“How he got in my pajamas I’ll never know.”
Salvador Dali loved the Marx Brothers. Dali wrote an outline for a surrealist film he hoped they might star in. In Groucho, Stefan Kanfer reports that the outline went like this: “Groucho lets go of the arm and the scissors. They go down to the street where Harpo is waiting in front of the car. Chico says to them, ‘I have just installed indoor rain.’”
I had not thought through my modern art movements so clearly until I went to the Tate Modern. They had three kinds of work separated clearly: absurdism, dada, surrealism. Absurdism was cute, dada was sexy, but surrealism merely vulgar. Dali, in his work and his person, I find icky. Which is funny considering that one of my favorite (and quickly edited out) words in my paintbox is “melt.”
Kanler also tells the story of how the Marx brothers avoided the draft during World War I: they purchased a farm. After failing to get up early and often enough to sustain the chickens who survived nightly rat pillaging, the family purchased a large number of guinea pigs. Zeppo claimed that scientists were eager to buy guinea pigs for experiments. He was wrong. It was rabbits that the scientists wanted. The Marxes released their guinea pigs in one late night act of liberation, flooding Illinois with guinea pigs carrying little knapsacks on sticks and whistling quietly.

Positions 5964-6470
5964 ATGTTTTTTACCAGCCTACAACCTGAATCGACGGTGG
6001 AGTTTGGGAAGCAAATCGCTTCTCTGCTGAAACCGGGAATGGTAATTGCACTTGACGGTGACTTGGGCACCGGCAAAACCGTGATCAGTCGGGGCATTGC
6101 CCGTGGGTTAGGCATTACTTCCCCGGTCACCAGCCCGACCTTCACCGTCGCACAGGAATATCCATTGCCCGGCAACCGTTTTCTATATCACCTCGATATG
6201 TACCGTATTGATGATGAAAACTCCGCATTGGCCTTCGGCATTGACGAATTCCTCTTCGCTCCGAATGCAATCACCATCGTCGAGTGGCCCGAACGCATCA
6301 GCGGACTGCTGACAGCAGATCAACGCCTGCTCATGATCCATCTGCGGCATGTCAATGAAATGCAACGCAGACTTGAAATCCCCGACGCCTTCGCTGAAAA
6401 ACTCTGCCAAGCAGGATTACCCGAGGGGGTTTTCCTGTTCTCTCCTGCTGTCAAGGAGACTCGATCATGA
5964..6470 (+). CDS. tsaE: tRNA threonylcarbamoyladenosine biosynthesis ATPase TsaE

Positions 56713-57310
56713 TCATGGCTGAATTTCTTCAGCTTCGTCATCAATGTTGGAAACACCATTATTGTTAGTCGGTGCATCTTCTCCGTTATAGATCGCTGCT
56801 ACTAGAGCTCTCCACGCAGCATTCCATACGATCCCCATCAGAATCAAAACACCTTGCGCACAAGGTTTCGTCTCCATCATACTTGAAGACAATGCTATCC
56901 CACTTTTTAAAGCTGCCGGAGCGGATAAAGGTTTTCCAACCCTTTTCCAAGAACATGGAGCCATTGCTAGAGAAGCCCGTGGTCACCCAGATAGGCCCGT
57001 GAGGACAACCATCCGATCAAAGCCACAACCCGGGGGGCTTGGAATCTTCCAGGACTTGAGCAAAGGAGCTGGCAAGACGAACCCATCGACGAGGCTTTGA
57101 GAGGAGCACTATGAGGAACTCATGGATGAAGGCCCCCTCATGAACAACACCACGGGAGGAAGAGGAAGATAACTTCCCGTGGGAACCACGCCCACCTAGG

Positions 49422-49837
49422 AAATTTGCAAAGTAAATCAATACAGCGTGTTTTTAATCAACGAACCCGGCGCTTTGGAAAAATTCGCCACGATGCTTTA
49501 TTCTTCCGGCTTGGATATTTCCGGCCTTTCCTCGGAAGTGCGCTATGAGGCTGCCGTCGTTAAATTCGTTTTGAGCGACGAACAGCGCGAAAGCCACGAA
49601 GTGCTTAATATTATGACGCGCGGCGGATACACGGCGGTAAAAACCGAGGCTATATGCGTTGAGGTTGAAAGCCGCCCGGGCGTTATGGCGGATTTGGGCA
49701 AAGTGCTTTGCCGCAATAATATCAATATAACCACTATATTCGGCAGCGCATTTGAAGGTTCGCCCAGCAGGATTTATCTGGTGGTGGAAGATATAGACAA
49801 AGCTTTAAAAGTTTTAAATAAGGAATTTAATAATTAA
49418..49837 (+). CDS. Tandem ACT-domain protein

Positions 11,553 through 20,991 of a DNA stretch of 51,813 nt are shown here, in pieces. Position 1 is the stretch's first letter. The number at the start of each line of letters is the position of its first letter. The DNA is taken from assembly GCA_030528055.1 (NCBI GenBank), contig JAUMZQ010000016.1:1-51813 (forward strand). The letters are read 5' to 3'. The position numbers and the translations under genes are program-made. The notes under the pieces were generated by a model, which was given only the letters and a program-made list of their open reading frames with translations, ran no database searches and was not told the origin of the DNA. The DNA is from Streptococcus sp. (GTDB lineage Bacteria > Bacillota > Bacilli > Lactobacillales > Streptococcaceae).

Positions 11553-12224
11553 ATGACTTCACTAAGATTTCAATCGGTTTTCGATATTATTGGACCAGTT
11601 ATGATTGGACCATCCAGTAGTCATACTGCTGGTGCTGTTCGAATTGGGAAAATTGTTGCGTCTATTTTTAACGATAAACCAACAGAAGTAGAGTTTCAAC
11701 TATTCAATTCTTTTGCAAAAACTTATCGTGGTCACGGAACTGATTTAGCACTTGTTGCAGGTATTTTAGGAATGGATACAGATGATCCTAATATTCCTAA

How does, something, though, get in your pajamas? For all the talk about the anarchic spirit of the Marx Brothers, they field tested gags with the patience and focus of scientists. Working on a line, Groucho tried a wider variety of options:
Among other words tried out were obnoxious, revolting, disgusting, offensive, repulsive, disagreeable, and distasteful…. Nauseating really drew the roars. [Publicist Teet Carle] asked Groucho why that was so. “I don’t know. I really don’t care. I only know the audience told us it was funny.”
I don’t know. I really don’t care. That is not quite it. I don’t know. I am interested, curious, experimenting, but yes, now that you ask, I really don’t care.
The Museum of Modern Art has installed indoor rain, just this week. According to their website, “A field of falling water that pauses wherever a human body is detected, Rain Room offers visitors the experience of controlling the rain.” I am looking forward to not being rained on in the indoor rain this summer. Bring a book, they say, the line is long, waiting to walk through the not rain.